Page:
New Analysis Confirms Low- and Middle-Income New York Taxpayers Pay Higher Tax Rate than the Richest New Yorkers

January 16, 2015. A new study just released by the Institute on Taxation and Economic Policy (ITEP) and the Fiscal Policy Institute (FPI) finds that the wealthiest New Yorkers are paying a smaller share of their income in state and local taxes than lower-income families that are struggling everyday to make ends meet. New York households with incomes under $100,000 pay higher effective state and local tax rates, ranging from 10.4% to 12%, than the richest 1% of households with incomes over $600,000, who pay 8.1%.

The study, Who Pays?, analyzes tax systems in all 50 states and factors in all major state and local taxes, including personal and corporate income taxes, property taxes, sales and other excise taxes, and New York City taxes.

“Our leaders in Albany must focus on how to make our tax system fairer to help the millions of struggling New York families that are hanging on by a thread. Helping them would do a lot more to strengthen our economy than another batch of corporate tax credit giveaways in the name of “economic development,” said Ron Deutsch, FPI’s Interim Executive Director.

New York’s state and local tax system is unfair, or regressive, because the lower one’s income, the higher one’s tax rate. This is in part because most low- and middle-income New York families pay more in sales and property taxes than they do in income taxes. The Governor just announced an income based, property tax Circuit Breaker that should provide some relief to low and middle-income families most overburdened by property taxes. Regrettably, the Governor decided to link his property tax relief mechanism to local compliance with the tax cap. This could result in communities having to choose between tax relief and underfunded local services.

“Our state income tax is mildly progressive, but not enough to offset the effects of highly regressive sales and local property taxes,” said James Parrott, FPI’s Deputy Director and Chief Economist. “Compounding the problem,” Parrott added, “is the fact that since the state funds the third smallest share of combined state and local spending compared to other states, the state income tax doesn’t do as much as it could to make our taxes fair overall.”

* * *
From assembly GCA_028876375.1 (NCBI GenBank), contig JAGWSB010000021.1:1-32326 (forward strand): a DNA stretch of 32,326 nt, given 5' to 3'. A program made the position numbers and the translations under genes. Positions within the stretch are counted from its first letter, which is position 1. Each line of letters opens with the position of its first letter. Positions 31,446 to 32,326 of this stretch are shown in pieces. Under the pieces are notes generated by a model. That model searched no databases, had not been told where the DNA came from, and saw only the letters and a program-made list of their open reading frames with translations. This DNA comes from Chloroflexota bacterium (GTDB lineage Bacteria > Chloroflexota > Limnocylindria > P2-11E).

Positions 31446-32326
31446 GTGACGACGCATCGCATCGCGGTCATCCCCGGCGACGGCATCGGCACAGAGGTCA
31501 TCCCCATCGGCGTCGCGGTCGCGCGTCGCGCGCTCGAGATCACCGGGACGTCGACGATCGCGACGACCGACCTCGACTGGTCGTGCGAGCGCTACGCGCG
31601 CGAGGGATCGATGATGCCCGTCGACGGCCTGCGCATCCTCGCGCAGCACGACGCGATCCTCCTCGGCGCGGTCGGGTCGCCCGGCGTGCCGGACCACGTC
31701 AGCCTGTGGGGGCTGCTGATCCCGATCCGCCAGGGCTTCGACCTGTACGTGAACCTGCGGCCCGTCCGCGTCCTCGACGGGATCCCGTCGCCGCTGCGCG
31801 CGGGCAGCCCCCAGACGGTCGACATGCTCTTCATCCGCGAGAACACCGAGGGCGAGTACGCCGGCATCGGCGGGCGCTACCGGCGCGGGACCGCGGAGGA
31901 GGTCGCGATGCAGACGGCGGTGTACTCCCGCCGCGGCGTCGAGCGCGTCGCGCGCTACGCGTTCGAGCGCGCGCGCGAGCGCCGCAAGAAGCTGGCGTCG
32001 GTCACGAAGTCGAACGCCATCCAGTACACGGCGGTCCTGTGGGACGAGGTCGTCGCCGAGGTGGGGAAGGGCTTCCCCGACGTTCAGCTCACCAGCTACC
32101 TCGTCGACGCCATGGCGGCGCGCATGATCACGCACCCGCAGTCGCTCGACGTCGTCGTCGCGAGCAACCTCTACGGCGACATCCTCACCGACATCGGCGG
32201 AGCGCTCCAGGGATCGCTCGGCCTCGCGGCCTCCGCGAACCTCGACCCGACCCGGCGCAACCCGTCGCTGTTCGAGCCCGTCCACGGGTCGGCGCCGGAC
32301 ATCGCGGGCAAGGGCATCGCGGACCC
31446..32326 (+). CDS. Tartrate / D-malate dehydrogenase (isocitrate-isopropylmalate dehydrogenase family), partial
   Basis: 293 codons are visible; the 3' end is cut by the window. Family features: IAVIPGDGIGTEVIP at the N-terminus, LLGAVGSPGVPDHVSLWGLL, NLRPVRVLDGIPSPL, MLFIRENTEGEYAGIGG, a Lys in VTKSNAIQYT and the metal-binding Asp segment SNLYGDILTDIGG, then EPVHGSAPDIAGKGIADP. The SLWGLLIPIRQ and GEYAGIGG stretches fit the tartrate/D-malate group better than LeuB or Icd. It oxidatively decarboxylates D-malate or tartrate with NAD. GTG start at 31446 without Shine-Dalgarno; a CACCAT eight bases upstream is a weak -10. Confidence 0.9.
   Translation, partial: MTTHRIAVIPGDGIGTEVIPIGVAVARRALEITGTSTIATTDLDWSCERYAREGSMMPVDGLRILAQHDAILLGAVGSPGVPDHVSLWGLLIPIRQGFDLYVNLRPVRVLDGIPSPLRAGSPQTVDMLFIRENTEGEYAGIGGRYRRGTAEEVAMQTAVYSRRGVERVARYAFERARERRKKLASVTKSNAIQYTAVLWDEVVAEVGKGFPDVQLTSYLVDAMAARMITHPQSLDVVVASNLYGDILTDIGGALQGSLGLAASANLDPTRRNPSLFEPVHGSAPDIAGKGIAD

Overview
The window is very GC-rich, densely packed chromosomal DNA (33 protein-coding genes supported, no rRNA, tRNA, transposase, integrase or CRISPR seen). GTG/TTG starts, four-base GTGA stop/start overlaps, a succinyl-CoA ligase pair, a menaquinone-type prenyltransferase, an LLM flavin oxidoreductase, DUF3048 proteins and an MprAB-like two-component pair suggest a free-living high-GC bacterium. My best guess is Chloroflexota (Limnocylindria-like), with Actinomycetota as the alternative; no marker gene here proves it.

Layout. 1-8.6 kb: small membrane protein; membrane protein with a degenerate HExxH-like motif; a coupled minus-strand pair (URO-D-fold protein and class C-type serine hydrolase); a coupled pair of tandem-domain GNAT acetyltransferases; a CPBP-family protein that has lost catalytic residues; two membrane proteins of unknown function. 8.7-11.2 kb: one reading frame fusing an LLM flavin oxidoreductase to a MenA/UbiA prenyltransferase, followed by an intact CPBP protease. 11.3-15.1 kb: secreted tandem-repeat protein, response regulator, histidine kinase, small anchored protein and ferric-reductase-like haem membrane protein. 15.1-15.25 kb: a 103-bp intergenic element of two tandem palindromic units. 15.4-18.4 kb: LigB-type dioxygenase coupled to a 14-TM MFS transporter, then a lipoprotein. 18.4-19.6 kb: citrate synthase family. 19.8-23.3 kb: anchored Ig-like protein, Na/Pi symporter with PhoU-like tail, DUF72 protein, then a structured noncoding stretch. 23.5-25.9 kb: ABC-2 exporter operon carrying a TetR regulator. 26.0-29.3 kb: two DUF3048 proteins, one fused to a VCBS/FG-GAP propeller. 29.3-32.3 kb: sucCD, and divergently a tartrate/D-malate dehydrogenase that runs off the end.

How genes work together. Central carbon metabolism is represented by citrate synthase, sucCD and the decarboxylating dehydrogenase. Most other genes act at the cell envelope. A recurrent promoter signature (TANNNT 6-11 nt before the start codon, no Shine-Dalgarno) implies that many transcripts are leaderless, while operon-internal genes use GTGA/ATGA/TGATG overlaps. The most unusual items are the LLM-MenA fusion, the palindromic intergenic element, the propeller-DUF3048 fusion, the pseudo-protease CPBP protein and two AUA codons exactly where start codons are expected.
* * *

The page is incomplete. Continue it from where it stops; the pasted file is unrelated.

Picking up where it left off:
In a comprehensive report on New York City taxes released earlier this week, FPI performed a similar tax burden analysis for New York City as the ITEP report did for each of the 50 states. FPI found a similar result with low- and middle-income New York City residents paying a much higher effective local tax rate than the richest 1%. In New York City, the 40% of the population with the lowest incomes paid more than twice the tax rate of the wealthiest 1% (10.5% and 11% for the two poorest fifths of the City population compared to 5.1% for the richest 1%). Other city families with incomes below $175,000 also paid a higher overall effective local tax rate than did the top 1%.

FPI’s Deutsch stated, “Considering the worst in the nation income inequality that exists in New York City and State, we need our leaders to think about how they can reform our tax system to make sure we adequately fund public services and essential education and infrastructure investments and to make the overall state and local tax system fairer to the average New York family. Fairness, it turns out, just happens to be smart economic policy.”

There’s also a more practical reason for New York and all states to be concerned about regressive tax structures, according to ITEP. If the nation fails to address its growing income inequality problem, states will have difficulty raising the revenue they need over time. The more income that goes to the wealthy (and the lower a state’s tax rate on the wealthy), the slower a state’s revenue grows over time.

“In recent years, multiple studies have revealed the growing chasm between the wealthy and everyone else,” said Matt Gardner, executive director of ITEP. “Upside down state tax systems didn’t cause the growing income divide, but they certainly exacerbate the problem. State policymakers shouldn’t wring their hands or ignore the problem. They should thoroughly explore and enact tax reform policies that will make their tax systems fairer.”

PDF of Press release

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